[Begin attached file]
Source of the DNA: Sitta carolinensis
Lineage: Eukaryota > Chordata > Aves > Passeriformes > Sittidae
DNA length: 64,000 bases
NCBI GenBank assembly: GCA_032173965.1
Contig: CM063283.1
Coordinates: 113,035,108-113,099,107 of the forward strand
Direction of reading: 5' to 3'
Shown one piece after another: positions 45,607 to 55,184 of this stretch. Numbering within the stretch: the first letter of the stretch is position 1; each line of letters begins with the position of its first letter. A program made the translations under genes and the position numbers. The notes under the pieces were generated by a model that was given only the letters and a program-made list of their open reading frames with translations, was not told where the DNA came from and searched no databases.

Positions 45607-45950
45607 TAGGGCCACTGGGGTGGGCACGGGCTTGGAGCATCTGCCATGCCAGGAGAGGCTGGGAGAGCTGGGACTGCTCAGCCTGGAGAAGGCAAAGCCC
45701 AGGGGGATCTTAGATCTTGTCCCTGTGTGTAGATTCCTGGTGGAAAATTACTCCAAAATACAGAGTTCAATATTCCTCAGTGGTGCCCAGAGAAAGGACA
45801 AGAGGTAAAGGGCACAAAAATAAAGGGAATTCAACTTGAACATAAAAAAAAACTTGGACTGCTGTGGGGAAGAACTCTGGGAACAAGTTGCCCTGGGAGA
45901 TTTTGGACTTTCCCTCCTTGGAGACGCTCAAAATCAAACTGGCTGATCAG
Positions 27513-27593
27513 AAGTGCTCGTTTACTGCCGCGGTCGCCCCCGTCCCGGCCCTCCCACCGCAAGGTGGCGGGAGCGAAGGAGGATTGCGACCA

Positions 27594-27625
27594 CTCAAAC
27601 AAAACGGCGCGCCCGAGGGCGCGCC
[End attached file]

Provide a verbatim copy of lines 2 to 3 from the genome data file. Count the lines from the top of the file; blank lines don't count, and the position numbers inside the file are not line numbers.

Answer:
Lineage: Eukaryota > Chordata > Aves > Passeriformes > Sittidae
DNA length: 64,000 bases